North Central Minnesota Fishing Report – August 30th, 2013

The best option for walleyes during the day continues to come “in the middle of nowhere” in the deep basin areas with leadcore and crankbaits. At night, slip bobbers and leeches are turning ‘eyes off the flats in 30 feet or more and on the mid-depth rocks. Crankbaits or sucker minnows continue to produce northern pike on the weedlines in most bays – these areas are the best option for muskies as well. Look for smallmouth bass on the rocks in 14 to 20 feet, most of which can be had with live bait, plastics, or crankbaits.
Johnson’s Portside (320) 676-3811
Terry’s Boat Harbor (320) 692-4430

Trolling crankbaits has produced walleyes over the 32- to 35-foot mud in Big Traverse Bay, 26 to 28 feet in front of Morris Gap, six miles north of Long Point in 27 to 30 feet, or along the border 10 miles north of Lighthouse Gap. Jigging has produced fish during the evening hours on the sand and rocks near Pine Island in six to 15 feet. On the Rainy River, you’ll find sturgeon in the deep holes that offer current and smallmouth bass near boulders and mouths of tributaries. At the Northwest Angle, jigs and minnows are producing walleyes on the rock structure in 22 to 25 feet. Northern pike and muskies are most active in the deep weedbeds during the evening hours and smallmouth bass can be had along the shorelines.
Lake of the Woods Tourism Bureau
(800) 382-FISH

The heat seems to have improved muskie action with good reports being heard via bucktails during low-light periods in the cabbage of Portage Bay or the rock areas such as the Annex, Mokie’s Reef, and around Submarine Island. Daytime walleye action is slow, but the evening hours are producing fish on the breaks in Walker Bay or off Cedar Point with slip bobbers and leeches or crankbaits. Pitching plastics into the cabbage of Boy Bay and Steamboat Bay is a safe bet for bass.
Reed’s Sporting Goods (218) 547-1505
Shriver’s Bait Company (218) 547-2250

Crawlers and leeches continue to produce walleyes in the Reinier area over 20 to 30 feet, Community Reef in 22 to 32 feet, the Brule area in 30 to 38 feet, and around the islands on the east end in 20 to 28 feet. Northern pike reports remain limited, but smallmouth bass are hitting crankbaits in the Rainy River.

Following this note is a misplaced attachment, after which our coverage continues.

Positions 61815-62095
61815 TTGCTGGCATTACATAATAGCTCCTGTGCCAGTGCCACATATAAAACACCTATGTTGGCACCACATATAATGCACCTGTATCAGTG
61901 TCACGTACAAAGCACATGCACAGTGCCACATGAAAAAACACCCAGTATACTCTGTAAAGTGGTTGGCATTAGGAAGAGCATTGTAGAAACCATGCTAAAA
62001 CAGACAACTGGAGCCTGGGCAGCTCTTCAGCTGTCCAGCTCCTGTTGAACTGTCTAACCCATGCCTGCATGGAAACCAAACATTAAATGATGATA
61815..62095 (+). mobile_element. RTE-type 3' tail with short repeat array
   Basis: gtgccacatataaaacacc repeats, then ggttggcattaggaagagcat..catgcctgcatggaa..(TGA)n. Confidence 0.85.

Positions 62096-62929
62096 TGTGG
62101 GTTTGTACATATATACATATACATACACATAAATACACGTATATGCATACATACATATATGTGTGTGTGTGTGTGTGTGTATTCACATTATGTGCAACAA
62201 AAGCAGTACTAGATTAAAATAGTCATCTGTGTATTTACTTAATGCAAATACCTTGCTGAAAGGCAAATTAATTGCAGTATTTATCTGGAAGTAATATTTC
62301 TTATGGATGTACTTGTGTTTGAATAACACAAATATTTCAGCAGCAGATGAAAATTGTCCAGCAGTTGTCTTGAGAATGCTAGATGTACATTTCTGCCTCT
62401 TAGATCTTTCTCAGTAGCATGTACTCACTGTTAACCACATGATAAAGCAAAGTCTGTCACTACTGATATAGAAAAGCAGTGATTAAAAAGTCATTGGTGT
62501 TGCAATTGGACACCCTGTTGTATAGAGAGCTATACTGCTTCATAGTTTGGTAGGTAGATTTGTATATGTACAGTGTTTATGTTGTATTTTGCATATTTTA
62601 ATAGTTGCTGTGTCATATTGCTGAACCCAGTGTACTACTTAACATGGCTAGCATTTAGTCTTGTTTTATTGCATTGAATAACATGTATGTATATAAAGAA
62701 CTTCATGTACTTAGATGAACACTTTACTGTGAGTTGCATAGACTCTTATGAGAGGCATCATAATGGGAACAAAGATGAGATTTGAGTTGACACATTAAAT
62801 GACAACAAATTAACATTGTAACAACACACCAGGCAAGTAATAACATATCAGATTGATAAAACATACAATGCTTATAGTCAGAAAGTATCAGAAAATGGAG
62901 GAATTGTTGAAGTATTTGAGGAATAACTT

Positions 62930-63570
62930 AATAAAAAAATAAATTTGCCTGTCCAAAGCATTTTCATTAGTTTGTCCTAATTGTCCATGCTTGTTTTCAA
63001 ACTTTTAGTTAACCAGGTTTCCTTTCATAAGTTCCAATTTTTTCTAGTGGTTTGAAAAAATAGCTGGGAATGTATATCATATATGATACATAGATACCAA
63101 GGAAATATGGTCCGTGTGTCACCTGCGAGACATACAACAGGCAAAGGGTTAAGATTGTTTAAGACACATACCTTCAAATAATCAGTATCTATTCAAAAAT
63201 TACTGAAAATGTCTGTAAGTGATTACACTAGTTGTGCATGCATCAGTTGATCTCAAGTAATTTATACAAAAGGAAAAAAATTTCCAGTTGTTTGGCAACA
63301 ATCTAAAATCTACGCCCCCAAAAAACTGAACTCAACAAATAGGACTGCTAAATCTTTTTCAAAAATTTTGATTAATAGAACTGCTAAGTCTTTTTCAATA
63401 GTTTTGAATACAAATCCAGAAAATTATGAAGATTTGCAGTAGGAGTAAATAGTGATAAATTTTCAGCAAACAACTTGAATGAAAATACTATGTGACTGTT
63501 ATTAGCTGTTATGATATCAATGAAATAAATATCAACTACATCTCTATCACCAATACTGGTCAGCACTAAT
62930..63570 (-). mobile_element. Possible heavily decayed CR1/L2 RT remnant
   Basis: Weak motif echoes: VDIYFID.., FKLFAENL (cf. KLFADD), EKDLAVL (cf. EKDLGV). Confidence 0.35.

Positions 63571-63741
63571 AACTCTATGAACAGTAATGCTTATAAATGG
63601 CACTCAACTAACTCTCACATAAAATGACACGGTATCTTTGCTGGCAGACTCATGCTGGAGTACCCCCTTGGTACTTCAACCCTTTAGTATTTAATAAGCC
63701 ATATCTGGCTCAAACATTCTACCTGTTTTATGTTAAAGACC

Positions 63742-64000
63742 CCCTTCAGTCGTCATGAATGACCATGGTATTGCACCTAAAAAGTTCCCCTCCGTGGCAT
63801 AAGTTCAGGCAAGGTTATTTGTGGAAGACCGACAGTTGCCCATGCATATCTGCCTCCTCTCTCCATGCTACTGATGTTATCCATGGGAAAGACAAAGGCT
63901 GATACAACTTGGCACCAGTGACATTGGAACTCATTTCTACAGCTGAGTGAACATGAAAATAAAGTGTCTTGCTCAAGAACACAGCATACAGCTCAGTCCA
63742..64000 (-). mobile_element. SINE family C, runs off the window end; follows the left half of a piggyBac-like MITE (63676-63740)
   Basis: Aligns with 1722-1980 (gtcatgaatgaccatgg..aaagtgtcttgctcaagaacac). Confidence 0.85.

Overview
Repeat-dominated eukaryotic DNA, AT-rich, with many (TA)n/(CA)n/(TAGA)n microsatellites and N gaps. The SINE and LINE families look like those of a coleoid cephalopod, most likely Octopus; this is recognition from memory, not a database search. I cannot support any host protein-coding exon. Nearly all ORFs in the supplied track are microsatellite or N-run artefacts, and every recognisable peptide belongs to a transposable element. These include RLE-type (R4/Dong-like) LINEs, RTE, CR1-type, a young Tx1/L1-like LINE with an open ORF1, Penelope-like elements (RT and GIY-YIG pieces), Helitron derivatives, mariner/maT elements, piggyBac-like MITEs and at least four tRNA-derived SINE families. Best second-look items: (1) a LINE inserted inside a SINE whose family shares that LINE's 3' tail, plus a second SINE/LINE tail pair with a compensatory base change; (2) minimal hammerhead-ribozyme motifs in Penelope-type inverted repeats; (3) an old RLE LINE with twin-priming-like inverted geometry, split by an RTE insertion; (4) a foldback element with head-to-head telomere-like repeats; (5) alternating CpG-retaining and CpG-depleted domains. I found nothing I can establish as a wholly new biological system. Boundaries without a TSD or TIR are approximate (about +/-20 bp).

Loon’s Nest (218) 286-5850

Walleyes are being taken with a jig and minnow, crankbaits, or spinners and crawlers on top of Center Bar and Horseshoe Bar in 12 to 14 feet or on the east side weedlines in six to seven feet. Perch are mixed in with walleyes and pike are hitting minnows and artificial baits on the nine- to 12-foot weedlines.
Lake Winnie Resort Association              

Walleyes can be had with crawlers, chubs, or redtails during low-light periods in 16 to 28 feet at Gull Lake, Whitefish Lake, and North Long Lake. You’ll find plenty of bass and sunfish on the weedlines of Gull, North Long, Round Lake, and Cullen Lake. Live-bait rigs and sucker minnows are turning northern pike in 18 to 28 feet on Whitefish.
S & W Bait & Guide Service/Nisswa Guide League      (218) 829-7010

Walleyes are hitting crawlers on the weedlines of lakes Pokegama, Sugar, and Wabana or in 11 to 13 feet on Bowstring Lake. There’s some evening crappie action on the weedlines of Big Splithand Lake, Rice Lake, and Pokegama. Trolling Jakes in the deep, main-lake basin areas of Deer Lake and North Star Lake has triggered muskies.
Ben’s Bait and Tackle (218) 326-8281

The warm weather has slowed walleye activity a bit, but some limits continue to be caught with crankbaits or spinners and crawlers along the southeast shore in four to eight feet. The mid-lake rock humps and southwest shoreline are giving up walleyes as well. Trolling large crankbaits has triggered bigger northern pike in recent days.
Mort’s Dock (218) 647-8128

Lakes Koronis, Becker, Goodner, and Horseshoe are safe bets for sunfish in six to 10 feet. Look for suspended crappies over 12 to 14 feet on Rice Lake, Long Lake, and Cedar Island Lake. Minnows or crankbaits are producing pike in 10 to 16 feet on Koronis and Rice or in shallower water on the Sauk River.
Mike’s Bait and Tackle (320) 453-2248

Look for sunfish and crappies off Battle Point, Two Mile Bar, Three Mile Bar, or the north end of Lake Osakis in the six- to 18-foot weeds. The 12- to 18-foot grass island areas of Big Birch Lake are holding sunfish, while crappies can be had off the six- to 12-foot weedlines at Big Sauk Lake and Long Bridge Lake. Walleyes can be had during low-light periods with a jig and minnow, Shad Rap, or crawler and spinner on Big Sauk in four to eight feet or Osakis in 12 to 18 feet.
Fletcher’s Bait (320) 352-2155

Categories: MInnesota Fishing Reports, North (Central)

Leave a Reply

Your email address will not be published. Required fields are marked *